The market has calmed down since it began to swoon last October. After selling off on talk about Chapter 9 reorganizations at state and local government levels – and after an onslaught of muni-mutual-fund selling – prices have stabilized along with yields.
But don’t be fooled. The only reason things are quiet on the muni-bond front is because there’s virtually no supply coming to market.
Only $29 billion worth of muni-bond offerings were floated in the last two months, compared to $46.5 billion in the first two months of 2010.
The rest of the year could get ugly.
The Build America Bonds program expired on Dec. 31, 2010. Under that issuer-and-buyer-friendly program, the U.S. government subsidized taxable issuance by states and municipalities to the tune of $117.3 billion. With that backstop gone, new issuance of an expected $275 billion to $300 billion this year will sorely test the public’s appetite for munis.
As new bond issues do come to market, the important thing to watch will be their maturities.
Issuers want to avoid offering variable-rate demand obligations (VRDOs) because they fear that if rates rise or their creditworthiness declines, they may not be able to roll over short-term borrowings. And the only way to borrow long-term in a rising-rate environment is to offer risk-averse investors higher coupons on bonds with extended maturities.
As the muni-yield curve steepens, investors will start interpreting that steepening as a reflection of increased risk. At the exact time that issuers are offering higher yields, such an interpretation by investors will force issuers to offer even higher yields and will cause the prices of old bonds to tank.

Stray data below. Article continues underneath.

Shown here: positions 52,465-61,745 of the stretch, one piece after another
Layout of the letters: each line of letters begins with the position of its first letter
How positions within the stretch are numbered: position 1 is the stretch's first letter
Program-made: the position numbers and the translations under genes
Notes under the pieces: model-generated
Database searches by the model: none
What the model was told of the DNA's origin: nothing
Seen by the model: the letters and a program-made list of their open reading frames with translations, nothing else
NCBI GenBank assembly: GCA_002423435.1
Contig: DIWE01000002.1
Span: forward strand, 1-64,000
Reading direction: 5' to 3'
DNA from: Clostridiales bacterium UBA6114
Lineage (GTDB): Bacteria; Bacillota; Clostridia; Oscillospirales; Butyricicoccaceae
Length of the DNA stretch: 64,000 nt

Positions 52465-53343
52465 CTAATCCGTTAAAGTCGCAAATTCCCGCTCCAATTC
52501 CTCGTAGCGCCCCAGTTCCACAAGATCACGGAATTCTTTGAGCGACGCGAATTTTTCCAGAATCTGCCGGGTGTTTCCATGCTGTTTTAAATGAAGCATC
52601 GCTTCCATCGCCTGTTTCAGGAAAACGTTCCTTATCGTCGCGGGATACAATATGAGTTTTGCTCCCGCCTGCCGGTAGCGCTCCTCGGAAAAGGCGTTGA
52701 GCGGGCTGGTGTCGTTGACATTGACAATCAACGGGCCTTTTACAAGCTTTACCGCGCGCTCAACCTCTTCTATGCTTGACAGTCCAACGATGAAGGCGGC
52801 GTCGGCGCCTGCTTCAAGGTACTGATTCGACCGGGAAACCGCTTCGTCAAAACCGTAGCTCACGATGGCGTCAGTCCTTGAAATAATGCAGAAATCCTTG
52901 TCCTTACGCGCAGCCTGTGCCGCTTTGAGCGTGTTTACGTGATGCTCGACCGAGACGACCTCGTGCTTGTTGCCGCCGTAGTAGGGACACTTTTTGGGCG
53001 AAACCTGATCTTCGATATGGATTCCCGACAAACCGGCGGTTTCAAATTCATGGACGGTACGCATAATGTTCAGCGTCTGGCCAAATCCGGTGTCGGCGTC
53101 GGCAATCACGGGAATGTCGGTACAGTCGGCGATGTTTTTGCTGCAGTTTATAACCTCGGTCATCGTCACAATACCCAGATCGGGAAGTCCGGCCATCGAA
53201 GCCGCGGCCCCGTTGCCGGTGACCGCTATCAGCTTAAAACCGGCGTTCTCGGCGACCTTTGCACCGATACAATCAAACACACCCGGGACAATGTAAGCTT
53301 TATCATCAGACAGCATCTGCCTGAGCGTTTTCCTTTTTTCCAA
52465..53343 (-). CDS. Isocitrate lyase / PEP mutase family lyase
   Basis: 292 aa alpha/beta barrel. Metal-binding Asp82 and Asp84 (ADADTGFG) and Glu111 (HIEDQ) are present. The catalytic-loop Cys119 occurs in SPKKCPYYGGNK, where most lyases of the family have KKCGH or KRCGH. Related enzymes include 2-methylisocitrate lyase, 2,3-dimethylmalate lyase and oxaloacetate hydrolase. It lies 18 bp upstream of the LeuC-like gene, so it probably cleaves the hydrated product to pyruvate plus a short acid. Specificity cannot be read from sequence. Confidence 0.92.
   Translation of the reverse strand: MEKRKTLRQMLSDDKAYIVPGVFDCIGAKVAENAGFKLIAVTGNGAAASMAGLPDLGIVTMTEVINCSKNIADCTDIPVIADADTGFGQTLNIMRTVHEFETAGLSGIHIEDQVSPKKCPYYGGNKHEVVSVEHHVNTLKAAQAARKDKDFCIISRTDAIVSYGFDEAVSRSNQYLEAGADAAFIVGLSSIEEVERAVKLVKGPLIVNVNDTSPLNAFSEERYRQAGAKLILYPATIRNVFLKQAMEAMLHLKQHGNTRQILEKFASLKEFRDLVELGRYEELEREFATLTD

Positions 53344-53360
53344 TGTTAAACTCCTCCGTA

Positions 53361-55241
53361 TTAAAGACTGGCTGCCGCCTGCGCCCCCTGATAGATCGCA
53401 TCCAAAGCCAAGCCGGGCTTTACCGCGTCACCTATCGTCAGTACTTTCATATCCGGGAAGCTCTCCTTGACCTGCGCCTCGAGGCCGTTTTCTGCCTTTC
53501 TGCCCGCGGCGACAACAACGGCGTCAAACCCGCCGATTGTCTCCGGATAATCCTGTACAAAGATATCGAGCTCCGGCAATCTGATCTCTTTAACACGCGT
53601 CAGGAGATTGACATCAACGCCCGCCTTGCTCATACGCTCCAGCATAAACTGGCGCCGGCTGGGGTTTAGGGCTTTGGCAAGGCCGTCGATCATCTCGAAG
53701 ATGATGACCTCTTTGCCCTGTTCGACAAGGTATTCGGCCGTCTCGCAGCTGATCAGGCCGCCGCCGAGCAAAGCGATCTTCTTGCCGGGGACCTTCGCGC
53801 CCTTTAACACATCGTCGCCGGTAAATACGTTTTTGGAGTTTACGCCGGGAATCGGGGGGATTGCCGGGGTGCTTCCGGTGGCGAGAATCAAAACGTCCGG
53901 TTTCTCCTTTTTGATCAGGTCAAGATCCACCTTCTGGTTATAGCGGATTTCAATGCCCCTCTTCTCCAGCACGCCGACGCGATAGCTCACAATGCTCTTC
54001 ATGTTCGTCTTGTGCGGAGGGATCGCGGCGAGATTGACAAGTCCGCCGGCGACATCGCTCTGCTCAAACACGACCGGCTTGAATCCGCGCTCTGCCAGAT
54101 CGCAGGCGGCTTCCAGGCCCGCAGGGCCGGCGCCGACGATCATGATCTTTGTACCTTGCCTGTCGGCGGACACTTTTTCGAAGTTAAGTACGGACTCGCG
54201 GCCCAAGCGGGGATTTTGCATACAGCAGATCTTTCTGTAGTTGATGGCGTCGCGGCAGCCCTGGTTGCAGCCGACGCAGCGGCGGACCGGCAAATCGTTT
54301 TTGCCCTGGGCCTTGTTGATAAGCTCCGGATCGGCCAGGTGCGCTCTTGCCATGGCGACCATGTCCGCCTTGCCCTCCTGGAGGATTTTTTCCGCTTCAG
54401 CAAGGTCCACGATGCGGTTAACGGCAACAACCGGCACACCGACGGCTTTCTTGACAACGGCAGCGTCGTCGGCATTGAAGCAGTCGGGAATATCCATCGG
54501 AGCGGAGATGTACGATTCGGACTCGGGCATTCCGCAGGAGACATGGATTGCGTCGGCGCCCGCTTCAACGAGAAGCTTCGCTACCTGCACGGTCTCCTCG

The purity of the supply-and-demand equation in the muni market – and its resulting reflection on interest-rate levels – is where the wheat will be separated from the chaff.
And that’s why – for now – i t’s the muni market that investors need to embrace as their new interest- rate bellwether.
Shah Gilani is the editor of the highly successful trading research service, The Capital Wave Forecast, and a contributing editor to both Money Morning and The Money Map Report. He is considered one of the world’s foremost experts on the credit crisis. His published open letters to the White House, Congress and U.S. Treasury secretaries have outlined detailed alternative policy options that have been lauded by academics and legislators.
His experience and knowledge uniquely qualify him as an expert. Gilani ran his first hedge fund in 1982 from his seat on the floor of the Chicago Board of Options Exchange. When the OEX (options on the Standard & Poor’s 100) began trading on March 11, 1983, Gilani was working in the pit as a market maker, and along with other traders popularized what later became known as the VIX (volatility index). He left Chicago to run the futures and options division of the British banking giant Lloyds TSB. Gilani went on to originate and run a packaged fixed-income trading desk for Roosevelt & Cross Inc., an old line New York boutique bond firm, and established that company’s listed and OTC trading desks. Gilani started another hedge fund in 1999, which he ran until 2003, when he retired to develop land holdings with partners.